The young singer talks moving to Toronto, authenticity in music, and becoming more confident in himself.
Photo by Laura Jane Petelko
When I call T. Thomason, he’s walking through a park in Toronto, still reeling from the adrenaline rush of being freshly tattooed. “I got a wolf with some writing around it inside my upper right bicep,” he says. “It’s kind of a memorial tattoo for my friend who passed away a couple of years ago. It hurts.” For someone who’s undergone as much as he has in the past year, the pain of a tattoo seems laughable. T. Thomason is 21 years-old, but, ostensibly, his life has just begun.
Born as Molly Thomason to two parents in the filmmaking industry, T. grew up in Antigonish, Nova Scotia — a largely Catholic town with a population of about 5,000 people. He started playing music at a young age and went on to make his first record, Through the Static, in 2009. Following that debut, Thomason put out two more records, Beauty Queen and Columbus Field, the latter of which was produced by a super-group of Canadian musicians: John-Angus MacDonald (The Trews), Nick DeToro (Sloan), and Cone McCaslin (Sum 41). The first time I met T. though, was late last year, while in a hotel lobby in Yarmouth for Nova Scotia Music Week. The next morning, he spoke on a panel about gender in the music industry and highlighted the very real, everyday struggles a trans person can face whether or not they’re in the industry. T. is concerned his experience transitioning and being part of a new community will overshadow his music. “I think it’s important to define myself as somebody who is, first and foremost a musician, and is making music that’s honest and leaves me vulnerable and lets people in. And part of my honesty and my experience is that, yes, I’m a trans person — but that’s not the entire story that’s happening, you know what I mean?”
T.’s earlier work as Molly Thomason, before transitioning, chronicled high school romances and heartache, garnering a Canadian Folk Music Award, Music Nova Scotia nominations, and music spots on Degrassi: The Next Generation, to name a few. It was smart, powerful pop that some fans are still waiting for Molly Thomason’s to come out with again. But it wasn’t music that felt wholly honest to the musician. Today, T. conveys a sense of self-fulfillment and confidence because he is truthful to himself. People are, for the most part, unaware of T.’s transition. Since being out of the limelight, T.’s cultivated a new sound, identity, and inner-dialogue, which will be reflected more and more in his new music. “I think there was a point in time where I wanted to just delete everything off the internet and move to a different place and change my name and have nobody ever know about any of that stuff. And that was kind of before I even knew what was going on with myself.”
T. is ready to release his most honest music yet. “My Kind” is T.’s latest track from Sweet Baby — one of three EPs out in the next few months. It features Chris Isaac-like inflections with muddy, distorted guitar riffs and it feels “a little bit like a psyched-out, chilled-out, [kind of] like you’re-on-mushrooms.” The song is about T.’s struggle with presenting a more authentic version of himself in music. “I think one of the biggest hurdles is knowing how to put yourself out there in an honest way. I’m not prepared to be dishonest again and to live that way because it’s too painful." The track does speak to a relationship T. was in while transitioning but touches more on his uplifting social experiences. “As much as it sounds like there's a specific subject in the song, it’s also about just generally finding a community and being really excited about that, and suddenly feeling free and just wanting to consume as much of this newfound freedom as you can.”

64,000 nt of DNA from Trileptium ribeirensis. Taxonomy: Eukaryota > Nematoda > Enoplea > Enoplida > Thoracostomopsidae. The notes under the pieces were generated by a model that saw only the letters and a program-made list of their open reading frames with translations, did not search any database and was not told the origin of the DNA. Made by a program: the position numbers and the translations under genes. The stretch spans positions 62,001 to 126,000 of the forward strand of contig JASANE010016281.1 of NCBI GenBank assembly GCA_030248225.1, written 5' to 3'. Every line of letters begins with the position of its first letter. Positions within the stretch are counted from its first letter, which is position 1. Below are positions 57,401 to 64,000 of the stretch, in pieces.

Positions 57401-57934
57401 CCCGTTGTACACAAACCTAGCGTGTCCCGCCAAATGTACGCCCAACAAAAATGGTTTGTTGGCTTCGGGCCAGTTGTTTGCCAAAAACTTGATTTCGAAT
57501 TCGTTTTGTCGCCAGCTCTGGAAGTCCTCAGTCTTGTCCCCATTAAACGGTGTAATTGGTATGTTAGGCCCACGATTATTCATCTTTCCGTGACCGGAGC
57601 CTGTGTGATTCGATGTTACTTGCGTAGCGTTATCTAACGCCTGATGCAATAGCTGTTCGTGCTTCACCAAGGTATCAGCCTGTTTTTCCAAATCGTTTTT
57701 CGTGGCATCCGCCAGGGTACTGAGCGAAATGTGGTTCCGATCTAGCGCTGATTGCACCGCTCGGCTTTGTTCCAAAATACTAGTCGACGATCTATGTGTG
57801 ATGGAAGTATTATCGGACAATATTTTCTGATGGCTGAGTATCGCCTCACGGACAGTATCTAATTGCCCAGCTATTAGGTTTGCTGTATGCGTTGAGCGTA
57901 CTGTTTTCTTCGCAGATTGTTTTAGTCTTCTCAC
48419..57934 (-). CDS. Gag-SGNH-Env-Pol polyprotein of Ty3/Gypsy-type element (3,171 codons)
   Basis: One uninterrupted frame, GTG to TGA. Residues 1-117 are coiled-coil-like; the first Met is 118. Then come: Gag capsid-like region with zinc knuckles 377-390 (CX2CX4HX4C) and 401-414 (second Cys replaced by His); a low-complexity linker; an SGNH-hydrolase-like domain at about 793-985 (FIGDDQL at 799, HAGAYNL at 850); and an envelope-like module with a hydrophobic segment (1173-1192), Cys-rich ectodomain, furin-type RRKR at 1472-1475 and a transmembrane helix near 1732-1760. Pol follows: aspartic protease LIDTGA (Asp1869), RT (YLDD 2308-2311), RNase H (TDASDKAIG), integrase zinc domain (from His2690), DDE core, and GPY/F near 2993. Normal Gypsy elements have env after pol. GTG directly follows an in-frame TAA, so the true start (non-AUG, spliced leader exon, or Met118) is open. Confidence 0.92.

Photo by Ryan Nolan
For T., it’s the cannonball entrance at a pool party that he’s been waiting for his whole life, but like any new artist, he is still trying to carve out his own space in the music scene. “It was sort of intimidating because you get so much praise for being a woman in rock music,” he says. “There’s all these amazing female icons to look up to—like Joan Jett and Bikini Kill—and you get comfortable with that, and identify with that in a way, then it’s, like, there’s a million dudes playing rock music in Toronto—am I just going to get lost in that?” Luckily, T. got a helping hand few do in the form of money and promotion. He recently won the Jack Daniel’s Supporting Act Competition and plans to use the $7,000 grand prize to fund his rebranding initiatives. He hopes this will help will set himself apart in the male-saturated indie rock scene. “I want to get new press photos, a new website—just doing a big overhaul of everything that’s online,” he says. “And that kind of gives me a presence to people who would want to look me up, because everything’s changed so much that there needs to kind of be a different representation of me out there.”
Perhaps a bit serendipitously, T. won the grand prize in March just as he left the Nova Scotia-based agency management company he’d been working with since he was 14. “You just change and grow—and it was just time to change it up. If there [are] people who like the old music, and they like the new music, then that’s great,” he says. “I honestly hope it can pick up how it had been going, and that I can take it as far as I can take it. It would be cool to not work at a pizza place, and just do music.” T.’s summer is stacked: he’ll release a trio of EPs over the next little while, with a kickoff show in Halifax on June 11, followed by a month of musical residency at the Company House in August. Nevertheless, T. is adamant about not letting his previous life pave his new musical path. “You don’t want to be defined by your past. I don't want to walk around forever saying ‘oh, I used to be this person.’”
Hillary Windsor is a writer living in Halifax. Follow her on Twitter.